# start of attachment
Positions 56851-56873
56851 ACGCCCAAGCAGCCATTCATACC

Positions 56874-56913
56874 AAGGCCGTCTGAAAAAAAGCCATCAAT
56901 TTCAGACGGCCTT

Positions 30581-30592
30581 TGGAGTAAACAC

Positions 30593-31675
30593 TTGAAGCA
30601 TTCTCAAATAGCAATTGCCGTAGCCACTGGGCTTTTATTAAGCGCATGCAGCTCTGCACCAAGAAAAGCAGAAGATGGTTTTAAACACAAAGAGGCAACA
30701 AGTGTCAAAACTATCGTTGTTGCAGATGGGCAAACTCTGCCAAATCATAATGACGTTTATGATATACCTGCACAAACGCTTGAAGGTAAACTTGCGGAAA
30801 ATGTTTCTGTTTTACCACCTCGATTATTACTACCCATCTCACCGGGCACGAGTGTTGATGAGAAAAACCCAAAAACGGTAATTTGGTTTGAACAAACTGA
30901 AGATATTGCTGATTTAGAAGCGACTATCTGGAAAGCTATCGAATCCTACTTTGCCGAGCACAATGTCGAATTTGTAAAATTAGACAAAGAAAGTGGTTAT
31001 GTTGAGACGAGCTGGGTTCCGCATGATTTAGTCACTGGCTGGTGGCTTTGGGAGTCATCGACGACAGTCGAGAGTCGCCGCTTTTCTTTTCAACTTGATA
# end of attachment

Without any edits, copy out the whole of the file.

Positions 56851-56873
56851 ACGCCCAAGCAGCCATTCATACC

Positions 56874-56913
56874 AAGGCCGTCTGAAAAAAAGCCATCAAT
56901 TTCAGACGGCCTT

Positions 30581-30592
30581 TGGAGTAAACAC

Positions 30593-31675
30593 TTGAAGCA
30601 TTCTCAAATAGCAATTGCCGTAGCCACTGGGCTTTTATTAAGCGCATGCAGCTCTGCACCAAGAAAAGCAGAAGATGGTTTTAAACACAAAGAGGCAACA
30701 AGTGTCAAAACTATCGTTGTTGCAGATGGGCAAACTCTGCCAAATCATAATGACGTTTATGATATACCTGCACAAACGCTTGAAGGTAAACTTGCGGAAA
30801 ATGTTTCTGTTTTACCACCTCGATTATTACTACCCATCTCACCGGGCACGAGTGTTGATGAGAAAAACCCAAAAACGGTAATTTGGTTTGAACAAACTGA
30901 AGATATTGCTGATTTAGAAGCGACTATCTGGAAAGCTATCGAATCCTACTTTGCCGAGCACAATGTCGAATTTGTAAAATTAGACAAAGAAAGTGGTTAT
31001 GTTGAGACGAGCTGGGTTCCGCATGATTTAGTCACTGGCTGGTGGCTTTGGGAGTCATCGACGACAGTCGAGAGTCGCCGCTTTTCTTTTCAACTTGATA